Empire Of Light Review – gloriously shot and well-acted but Sam Mendes’ script feels largely contrived

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Cinema is having a celebratory year in 2022, with three big studio films proclaiming to be a love letter to the movies: The Fabelmans (Steven Spielberg’s semi-autobiographical story), Damien Chazelle’s Babylon (about PreCode Hollywood) and you could even say Downton Abbey: A New Era is a nod to the transition from silent films to talkies.

This one is another homage to the power of cinema and is actually set in a cinema in an English coastal town in the early 1980s. Considered a tumultuous time in the UK where British society was sharply divided by social classes, the economy was at its lowest point with high unemployment and international relations were just as turbulent during the Falkland Wars and its conflict in Northern Ireland.

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The world may be in chaos, but there’s always a place where people can escape and that is cinema. No matter what one’s personal circumstance is, one can always live vicariously through the characters in the movies. Strangely enough, cinema is just a job for Hilary (Olivia Colman) who manages Empire vintage cinema in a coastal town in Southern England. She simply goes through the motions in her day-to-day, even when it involves um, ‘servicing’ his boss Mr. Ellis (Colin Firth), it’s just part of a daily grind (yes pun intended). Scenes of her doctor visits inform us that she had been admitted to a mental institution for schizophrenia and is taking medications.

Her humdrum life takes an interesting turn with the arrival of Stephen (Micheal Ward), a new employee at Empire that Hilary sort of takes under her wing. The metaphor of Stephen saving a little bird with a broken wing is pretty on the nose, but that’s the moment he and Hilary hit it off. Their budding friendship quickly grows into something romantic and sexual, which proves cathartic for Hilary that for a time she could forgo her mood-stabilizing Lithium. 

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Meanwhile, Stephen finds a sense of belonging in the Empire and in Hilary. He faces rampant racism on a daily basis, which again is presented in a matter-of-fact way here where he’s constantly harassed on the street. He never talks about it with his colleagues and while he’s at work, Stephen feels welcome and for the most part, safe, that is until something happens in the second act where none of his friends could protect him.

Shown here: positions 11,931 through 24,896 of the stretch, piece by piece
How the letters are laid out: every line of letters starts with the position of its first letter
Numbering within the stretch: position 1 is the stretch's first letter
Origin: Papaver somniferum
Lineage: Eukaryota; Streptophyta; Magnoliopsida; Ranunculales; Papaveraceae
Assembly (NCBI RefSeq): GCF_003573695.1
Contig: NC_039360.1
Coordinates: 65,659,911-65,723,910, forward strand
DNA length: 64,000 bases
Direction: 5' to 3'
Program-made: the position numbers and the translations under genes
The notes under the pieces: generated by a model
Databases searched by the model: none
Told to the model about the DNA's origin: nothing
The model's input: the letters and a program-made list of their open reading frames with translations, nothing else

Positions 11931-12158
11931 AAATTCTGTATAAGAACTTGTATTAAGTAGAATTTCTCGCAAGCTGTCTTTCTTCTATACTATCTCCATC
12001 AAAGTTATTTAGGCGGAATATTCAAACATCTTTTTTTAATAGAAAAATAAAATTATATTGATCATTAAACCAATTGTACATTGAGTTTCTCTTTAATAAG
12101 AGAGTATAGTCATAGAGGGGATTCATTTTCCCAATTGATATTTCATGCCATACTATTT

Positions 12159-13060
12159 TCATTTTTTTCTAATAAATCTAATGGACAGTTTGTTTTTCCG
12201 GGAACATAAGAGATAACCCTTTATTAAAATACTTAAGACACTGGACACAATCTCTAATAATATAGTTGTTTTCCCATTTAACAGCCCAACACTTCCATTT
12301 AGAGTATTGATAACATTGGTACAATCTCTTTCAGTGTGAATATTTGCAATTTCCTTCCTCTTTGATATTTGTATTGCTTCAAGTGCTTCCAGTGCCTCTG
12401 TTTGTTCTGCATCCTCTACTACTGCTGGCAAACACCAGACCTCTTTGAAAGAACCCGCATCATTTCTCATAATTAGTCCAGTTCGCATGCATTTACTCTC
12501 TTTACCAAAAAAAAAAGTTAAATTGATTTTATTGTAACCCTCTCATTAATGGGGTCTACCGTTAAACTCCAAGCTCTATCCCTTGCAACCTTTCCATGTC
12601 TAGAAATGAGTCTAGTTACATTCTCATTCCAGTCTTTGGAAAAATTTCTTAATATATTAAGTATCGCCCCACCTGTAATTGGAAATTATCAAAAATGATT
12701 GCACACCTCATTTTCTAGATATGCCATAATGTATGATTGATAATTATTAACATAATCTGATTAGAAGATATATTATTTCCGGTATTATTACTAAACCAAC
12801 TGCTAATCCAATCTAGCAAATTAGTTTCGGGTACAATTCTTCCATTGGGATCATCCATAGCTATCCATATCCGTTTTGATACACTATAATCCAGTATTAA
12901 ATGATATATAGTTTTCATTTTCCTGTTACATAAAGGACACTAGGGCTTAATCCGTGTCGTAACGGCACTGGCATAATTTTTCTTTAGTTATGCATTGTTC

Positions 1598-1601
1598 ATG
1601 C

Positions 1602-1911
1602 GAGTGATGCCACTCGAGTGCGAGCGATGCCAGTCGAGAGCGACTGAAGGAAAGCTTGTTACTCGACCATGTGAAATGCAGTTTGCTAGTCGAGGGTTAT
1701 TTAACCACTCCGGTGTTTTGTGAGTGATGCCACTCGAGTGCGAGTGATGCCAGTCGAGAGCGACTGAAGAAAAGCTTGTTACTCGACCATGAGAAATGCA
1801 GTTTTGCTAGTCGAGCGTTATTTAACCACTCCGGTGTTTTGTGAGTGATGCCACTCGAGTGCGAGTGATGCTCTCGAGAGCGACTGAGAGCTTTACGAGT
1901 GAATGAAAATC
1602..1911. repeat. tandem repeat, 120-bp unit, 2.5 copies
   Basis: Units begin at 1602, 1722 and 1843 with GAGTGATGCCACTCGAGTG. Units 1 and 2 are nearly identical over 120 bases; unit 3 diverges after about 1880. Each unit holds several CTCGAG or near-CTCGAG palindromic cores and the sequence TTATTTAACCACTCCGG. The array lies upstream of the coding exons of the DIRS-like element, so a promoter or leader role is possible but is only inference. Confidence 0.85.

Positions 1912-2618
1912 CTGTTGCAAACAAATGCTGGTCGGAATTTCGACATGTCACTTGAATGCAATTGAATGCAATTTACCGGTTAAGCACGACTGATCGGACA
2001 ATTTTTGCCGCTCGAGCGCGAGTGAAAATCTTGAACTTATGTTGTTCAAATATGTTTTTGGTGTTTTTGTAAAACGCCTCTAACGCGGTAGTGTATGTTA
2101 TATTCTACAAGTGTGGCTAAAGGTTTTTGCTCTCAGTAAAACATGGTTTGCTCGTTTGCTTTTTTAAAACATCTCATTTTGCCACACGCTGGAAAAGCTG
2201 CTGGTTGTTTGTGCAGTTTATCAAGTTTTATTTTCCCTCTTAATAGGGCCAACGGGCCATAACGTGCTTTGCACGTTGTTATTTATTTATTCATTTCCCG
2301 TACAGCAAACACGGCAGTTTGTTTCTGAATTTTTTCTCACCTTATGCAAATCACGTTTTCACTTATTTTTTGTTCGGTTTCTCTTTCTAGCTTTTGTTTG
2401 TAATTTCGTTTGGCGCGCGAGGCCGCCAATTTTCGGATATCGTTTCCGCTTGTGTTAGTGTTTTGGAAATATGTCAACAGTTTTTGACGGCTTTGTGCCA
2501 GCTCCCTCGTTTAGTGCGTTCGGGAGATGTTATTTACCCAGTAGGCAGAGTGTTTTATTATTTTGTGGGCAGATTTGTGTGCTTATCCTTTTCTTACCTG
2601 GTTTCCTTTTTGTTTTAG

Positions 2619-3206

Human connection is the central theme in this story, written and directed by Sam Mendes. It’s a grand though not exactly novel idea but the script never quite reaches its intended greatness. No amount of beauty shots (courtesy of master DP Roger Deakins) can camouflage that. 

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Colman and Ward did their best to make their tentative relationship credible, but they can only do so much when the script is unwieldy and clichéd-ridden. I actually wish there were more scenes between Stephen and projectionist Norman (a rather underutilized Toby Jones). The themes of mental illness, racial prejudice, Thatcherism, etc. are largely surface-level, while the notion of the power of cinema feels contrived. I struggle to connect with the characters and their motivations, and all I can think of is how glaring this film aims for something profound. 

Oscar-winning Chariots of Fire is having a moment as of late as well, as it was featured in an episode of The Crown season 5 (as Dodi Fayed was one of its exec producers). Well, one of the subplots involves a regional premiere that Ellis puts together that becomes a sort of ‘breaking free’ moment for Hilary despite her head-scratching speech.

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I expected more from Mendes who has made truly great films like Road to Perdition, Skyfall, and 1917. Perhaps there is supposed to be something beautiful that the protagonist finally finds the time to watch and be moved by a film after working in a cinema for years. But for all the talk about the power of human connection though, she sits all by herself in the theater so it’s not really a communal experience.

The scene reminds me of the finale of Cinema Paradiso except that one feels genuinely personal and emotional, while this one is anything but. Overall, Empire of Light is trite and somber, seriously lacking the magical quality and sparkle that the glorious poster promises.

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Have you seen EMPIRE OF LIGHT? What did you think?

7 thoughts on “Empire Of Light Review – gloriously shot and well-acted but Sam Mendes’ script feels largely contrived

    1. I totally forgot that Trent and Atticus score this movie! I guess that’s the one thing I wasn’t disappointed with here, though honestly, I didn’t remember much about it either.

  1. Bummer that the film didn’t deliver, might still watch it when it hits streaming. I guess that’s why the studio isn’t pushing the film that hard, I totally forgot about until I saw your review here. I haven’t seen any promotion for it on any social platform or TV.

    1. Yeah I think it got drowned out by all the buzz for Avatar 2 which I heard is really good (I’m seeing it tomorrow!) There’s just nothing special about this one, though the trailer looked so darn good that it gave me such high hopes.

    1. Colman is still wonderful to watch but yeah, the script is just trite, unfortunately. It’s disappointing as I regard Mendes as a good director.

  2. Pingback: Alliance Lately: Issue No. 68 – The Minnesota Film Critics Alliance

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